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  • 1.
    Elmberg, Johan
    et al.
    Kristianstad University, School of Education and Environment, Avdelningen för Naturvetenskap. Kristianstad University, Research environment Man & Biosphere Health (MABH).
    Dessborn, Lisa
    Kristianstad University, School of Education and Environment, Avdelningen för Naturvetenskap.
    Arzel, Céline
    Andungar har bra koll när faran hotar2014In: Vår fågelvärld, ISSN 0042-2649, Vol. 73, no 3, p. 34-35Article in journal (Other (popular science, discussion, etc.))
  • 2.
    Elmberg, Johan
    et al.
    Kristianstad University, School of Education and Environment, Avdelningen för Naturvetenskap. Kristianstad University, Research environment Man & Biosphere Health (MABH).
    Dessborn, Lisa
    Kristianstad University, School of Education and Environment, Avdelningen för Naturvetenskap.
    Arzel, Céline
    Så undviker andungarna rovdjuren2015In: Svensk jakt, ISSN 0039-6583, Vol. 153, no 6, p. 38-40Article in journal (Other (popular science, discussion, etc.))
  • 3.
    Hartvig, Ditte L.
    et al.
    Danmark.
    Hausner, Helene
    Danmark.
    Wendin, Karin
    Kristianstad University, School of Education and Environment, Avdelningen för Praktisk-estetiska ämnen. Kristianstad University, Resrarch environment Food and Meals in Everyday Life (MEAL).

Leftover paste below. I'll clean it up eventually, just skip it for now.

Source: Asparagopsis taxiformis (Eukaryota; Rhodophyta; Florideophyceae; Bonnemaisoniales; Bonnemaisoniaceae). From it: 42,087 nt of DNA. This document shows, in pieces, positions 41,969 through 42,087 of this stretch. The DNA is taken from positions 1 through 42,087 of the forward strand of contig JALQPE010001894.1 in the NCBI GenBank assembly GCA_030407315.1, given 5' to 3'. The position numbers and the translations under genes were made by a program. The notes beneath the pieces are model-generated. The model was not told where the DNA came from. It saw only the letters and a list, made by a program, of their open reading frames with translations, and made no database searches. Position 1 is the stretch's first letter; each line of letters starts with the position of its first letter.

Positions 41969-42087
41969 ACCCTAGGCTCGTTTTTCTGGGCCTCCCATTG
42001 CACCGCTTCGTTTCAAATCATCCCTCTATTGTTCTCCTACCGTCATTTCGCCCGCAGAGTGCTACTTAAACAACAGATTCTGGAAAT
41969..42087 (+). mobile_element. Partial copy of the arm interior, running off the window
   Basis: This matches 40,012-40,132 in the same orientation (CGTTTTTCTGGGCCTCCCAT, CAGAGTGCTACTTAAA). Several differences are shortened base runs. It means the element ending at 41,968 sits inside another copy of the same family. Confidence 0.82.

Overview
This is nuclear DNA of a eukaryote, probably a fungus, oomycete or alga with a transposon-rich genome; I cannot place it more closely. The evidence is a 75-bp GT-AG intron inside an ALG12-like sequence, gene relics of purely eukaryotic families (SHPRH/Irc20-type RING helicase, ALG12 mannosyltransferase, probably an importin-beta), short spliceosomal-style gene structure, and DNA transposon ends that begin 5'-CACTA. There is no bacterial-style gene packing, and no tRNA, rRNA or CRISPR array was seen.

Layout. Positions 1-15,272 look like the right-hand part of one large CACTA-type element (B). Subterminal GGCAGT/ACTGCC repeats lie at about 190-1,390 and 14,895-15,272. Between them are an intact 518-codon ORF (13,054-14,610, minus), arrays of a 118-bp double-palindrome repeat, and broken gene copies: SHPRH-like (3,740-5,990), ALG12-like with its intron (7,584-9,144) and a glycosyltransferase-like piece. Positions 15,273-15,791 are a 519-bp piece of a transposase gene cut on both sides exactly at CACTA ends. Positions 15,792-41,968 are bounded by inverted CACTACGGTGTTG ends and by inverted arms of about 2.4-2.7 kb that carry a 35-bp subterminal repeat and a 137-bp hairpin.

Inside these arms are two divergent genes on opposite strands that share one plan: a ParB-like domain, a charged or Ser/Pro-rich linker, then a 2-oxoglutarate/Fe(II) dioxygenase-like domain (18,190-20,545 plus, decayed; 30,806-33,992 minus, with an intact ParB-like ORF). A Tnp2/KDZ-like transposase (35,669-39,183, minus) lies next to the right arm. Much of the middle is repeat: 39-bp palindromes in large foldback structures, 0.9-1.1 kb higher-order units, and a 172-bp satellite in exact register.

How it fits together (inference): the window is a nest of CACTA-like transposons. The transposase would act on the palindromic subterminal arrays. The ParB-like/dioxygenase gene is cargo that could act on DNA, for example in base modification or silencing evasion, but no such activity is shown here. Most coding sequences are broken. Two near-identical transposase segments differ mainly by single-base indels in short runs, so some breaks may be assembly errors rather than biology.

Ritz, Christian
    Danmark.
    Bredie, Wender L. P.
    Danmark.
    Initial liking influences the development of acceptance learning across repeated exposure to fruit juices in 9–11 year-old children2015In: Food Quality and Preference, ISSN 0950-3293, E-ISSN 1873-6343, Vol. 39, p. 228-235Article in journal (Refereed)
    Abstract [en]

    In several studies, it has been found that repeated exposure to a novel food increases children’s acceptance of the exposure food. The present study, investigated how repeated exposure influences the acceptance of two Nordic berry juices, and whether the development depends on initial liking of the product, in 9–11 year-old children. The study had 317 participants. Two groups of children were exposed to either sea-buckthorn (n = 92) or aronia (n = 105) juice eight times, and performed two follow-up sessions 3 and 6 months after the 8th exposure. A third group (n = 120) served as controls. During pre and post-test sessions all participating children evaluated acceptance of both juices.

    Intake of sea-buckthorn juice increased significantly over the eight exposures (55.1 ± 7.3 till 108.8 ± 12.3) and remained high after 6 months (131.1 ± 13.2). Intake of aronia juice was only increased at follow-up sessions. Liking did not develop significantly for any of the juices across exposures. When children were grouped by their initial liking increased intake across exposures was observed regardless of initial liking of sea-buckthorn. Liking developed similarly for both juices. A significant increase was found for the ‘initial dislikers’ only. This study demonstrates how exposure effects are influenced by initial liking; it appears that changes in familiarity explain the changes seen for sea-buckthorn among ‘dislikers’. ‘Initial dislikers’ had the most benefit from repeated exposures, but did not reach ‘initial likers’ across eight exposures; more exposures in the group of ‘initial dislikers’ had possibly led to even higher liking and intake. The increased intake observed for ‘neutral likers’ and ‘initial likers’ of sea-buckthorn was not explained by increased familiarity or increased liking.